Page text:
and Planning San Central

and Planning San Central
Technical Bulletin 184
March 1968
WATER PRIORITY RIGHTS
And Their Effect on
Farm Planning
In the San Carlos
Irrigation and Drainage District
In Central Arizona
Agricultural Experiment Station
College of Agriculture
The University of Arizona
Tucson, Arizona
Table of Contents
Page
Summary and Conclusions
Introduction
Objectives
Data and Approach
Relevant Water Institutions
Gila River Water Commissioner
Bureau of Indian Affairs
Joint Works
Indian Works
District Works
Division of Waters of the Gila River
Historical Background
Gila River Decree
Water Supplied by the Gila River above Coolidge Dam
Natural -Flow Water Available from Below Coolidge Dam
Apportionment of Natural -Flow Water to District Lands
Apportionment of Pumped and Stored Water
District Water Charges
Frequency of Water-Right Fulfillment
Probability of Receiving Natural-Flow Water
Use of Probabilities in Crop Planning
Gain or Loss Per Natural-Flow Water Period
Probable Total Gains and Losses Related to
Use of Natural-Flow Water
Determining the Acreage to Plant
Effect of Supply of Pumped and Stored Water on
Acreage It Will Pay to Plant
Effect of Cotton Allotments on Acreage Planted
Effect of the Level of Costs and Prices on
Acreage It Will Pay to Plant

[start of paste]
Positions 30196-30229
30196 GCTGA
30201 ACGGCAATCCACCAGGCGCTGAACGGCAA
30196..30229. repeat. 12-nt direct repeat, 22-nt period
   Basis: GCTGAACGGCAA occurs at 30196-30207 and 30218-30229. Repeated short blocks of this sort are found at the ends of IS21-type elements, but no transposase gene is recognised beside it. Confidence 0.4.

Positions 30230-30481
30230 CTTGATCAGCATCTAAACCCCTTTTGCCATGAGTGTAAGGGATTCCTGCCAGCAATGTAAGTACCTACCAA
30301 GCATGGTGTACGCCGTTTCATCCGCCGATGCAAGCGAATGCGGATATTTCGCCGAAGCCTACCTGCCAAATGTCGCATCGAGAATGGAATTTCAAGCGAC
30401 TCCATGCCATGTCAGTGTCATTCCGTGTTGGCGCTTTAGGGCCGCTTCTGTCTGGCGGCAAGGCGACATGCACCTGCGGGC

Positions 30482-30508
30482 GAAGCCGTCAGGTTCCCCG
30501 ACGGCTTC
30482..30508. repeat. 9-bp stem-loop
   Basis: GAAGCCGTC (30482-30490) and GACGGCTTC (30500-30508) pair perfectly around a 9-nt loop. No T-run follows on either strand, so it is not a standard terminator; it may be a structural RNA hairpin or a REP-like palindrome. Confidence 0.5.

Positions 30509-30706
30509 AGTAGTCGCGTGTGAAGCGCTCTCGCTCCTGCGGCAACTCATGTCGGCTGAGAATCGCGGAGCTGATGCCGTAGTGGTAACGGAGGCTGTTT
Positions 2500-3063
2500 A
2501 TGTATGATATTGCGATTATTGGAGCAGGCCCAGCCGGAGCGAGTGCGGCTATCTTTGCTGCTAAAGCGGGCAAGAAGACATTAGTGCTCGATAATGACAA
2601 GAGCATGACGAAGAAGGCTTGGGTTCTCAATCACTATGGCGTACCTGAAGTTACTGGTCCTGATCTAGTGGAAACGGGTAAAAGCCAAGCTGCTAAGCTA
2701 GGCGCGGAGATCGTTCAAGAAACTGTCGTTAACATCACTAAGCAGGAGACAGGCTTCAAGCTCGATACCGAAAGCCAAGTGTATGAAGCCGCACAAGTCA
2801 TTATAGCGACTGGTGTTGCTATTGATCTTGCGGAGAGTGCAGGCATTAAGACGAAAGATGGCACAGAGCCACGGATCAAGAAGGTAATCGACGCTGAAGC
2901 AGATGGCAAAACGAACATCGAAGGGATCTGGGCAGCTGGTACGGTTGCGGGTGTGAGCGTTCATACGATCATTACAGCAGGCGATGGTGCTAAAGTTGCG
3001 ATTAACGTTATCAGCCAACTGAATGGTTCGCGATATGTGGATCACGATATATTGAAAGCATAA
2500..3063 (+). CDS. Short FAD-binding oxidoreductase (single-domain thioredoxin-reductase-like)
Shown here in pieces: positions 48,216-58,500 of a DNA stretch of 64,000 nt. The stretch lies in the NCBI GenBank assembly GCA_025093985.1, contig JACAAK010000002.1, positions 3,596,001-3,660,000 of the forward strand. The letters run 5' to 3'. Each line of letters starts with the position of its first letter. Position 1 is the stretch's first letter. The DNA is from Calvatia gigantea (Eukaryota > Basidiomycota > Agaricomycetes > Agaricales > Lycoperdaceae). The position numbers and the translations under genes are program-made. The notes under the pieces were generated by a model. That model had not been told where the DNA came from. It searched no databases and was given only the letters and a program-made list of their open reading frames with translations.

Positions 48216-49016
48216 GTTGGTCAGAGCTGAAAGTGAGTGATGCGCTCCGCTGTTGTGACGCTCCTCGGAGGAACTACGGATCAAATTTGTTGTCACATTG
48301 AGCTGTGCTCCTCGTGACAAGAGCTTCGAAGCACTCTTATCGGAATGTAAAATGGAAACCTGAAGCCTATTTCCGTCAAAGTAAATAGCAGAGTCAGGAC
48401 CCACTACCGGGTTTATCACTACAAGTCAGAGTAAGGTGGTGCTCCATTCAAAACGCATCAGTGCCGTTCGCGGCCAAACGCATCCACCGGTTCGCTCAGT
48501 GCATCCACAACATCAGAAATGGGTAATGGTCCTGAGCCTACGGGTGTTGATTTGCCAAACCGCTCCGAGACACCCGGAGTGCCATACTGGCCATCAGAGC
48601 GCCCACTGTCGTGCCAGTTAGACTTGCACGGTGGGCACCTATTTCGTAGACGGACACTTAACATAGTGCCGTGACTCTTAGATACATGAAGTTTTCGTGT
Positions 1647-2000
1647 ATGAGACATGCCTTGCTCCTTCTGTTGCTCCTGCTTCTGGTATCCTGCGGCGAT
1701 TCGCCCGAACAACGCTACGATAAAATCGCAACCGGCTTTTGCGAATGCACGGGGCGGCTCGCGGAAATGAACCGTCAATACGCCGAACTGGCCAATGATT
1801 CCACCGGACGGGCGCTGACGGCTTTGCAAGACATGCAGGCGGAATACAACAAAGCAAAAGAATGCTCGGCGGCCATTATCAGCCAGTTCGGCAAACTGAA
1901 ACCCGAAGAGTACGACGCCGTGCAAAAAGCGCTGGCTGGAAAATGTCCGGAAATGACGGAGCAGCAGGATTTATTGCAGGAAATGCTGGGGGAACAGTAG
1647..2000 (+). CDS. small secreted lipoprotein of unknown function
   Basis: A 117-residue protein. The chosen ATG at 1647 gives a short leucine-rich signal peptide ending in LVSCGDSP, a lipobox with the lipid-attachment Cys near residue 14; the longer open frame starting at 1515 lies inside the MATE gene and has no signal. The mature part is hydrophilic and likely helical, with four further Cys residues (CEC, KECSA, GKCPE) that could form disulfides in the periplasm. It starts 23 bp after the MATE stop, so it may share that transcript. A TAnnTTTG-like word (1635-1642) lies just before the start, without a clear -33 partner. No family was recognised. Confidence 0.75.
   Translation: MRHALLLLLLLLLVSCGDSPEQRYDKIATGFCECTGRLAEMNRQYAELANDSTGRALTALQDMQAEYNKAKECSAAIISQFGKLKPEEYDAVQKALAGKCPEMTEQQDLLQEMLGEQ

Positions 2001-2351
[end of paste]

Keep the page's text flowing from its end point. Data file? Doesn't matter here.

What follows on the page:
Risk Considerations in Planning Use of
Natural -Flow Water
3
6
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7
8
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9
9
9
10
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10
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12
14
15
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18
21
23
28
33
33
41
44
44
46
46
List of Tables
1.
Discharge of Gila River at Coolidge Dam in Acre-feet,
1895 -1962
13
Annual Flows of the San Pedro and Gila Rivers, 1930 -61 - 14
Priority Dates, Accumulative Acreages under each
Priority, and Accumulative Diversion Rates for Said
Acreages in the San Carlos Irrigation and Drainage
16
District
4. Pump Water in the San Carlos Irrigation Project
19
and its Relation to Total Water, 1934 -61
5. Annual Apportionment of Pump and Stored Water
19
per Acre to District Lands, 1936 -62
6. San Carlos Irrigation Project Distribution Losses,
20
1936 Through 1961
7. Basic Water Assessment per Acre in the San Carlos
Irrigation and Drainage District for the Period 1948 -62 - 20
2.
3.
-1-
8.
9.
10.
11.
12.
13.
14.
15.
16.
17.
18.
19.
20.
Frequency of Priority Fulfillment Within the San Carlos
Irrigation and Drainage District for the 27 -Year
Period, 1936 -62
Natural -Flow Periods, by Months, in which Water is
Utilized for Irrigation of Specified Crops
The Probabilities of Receiving, and of Not Receiving,
Natural -Flow Water During the Irrigation Season of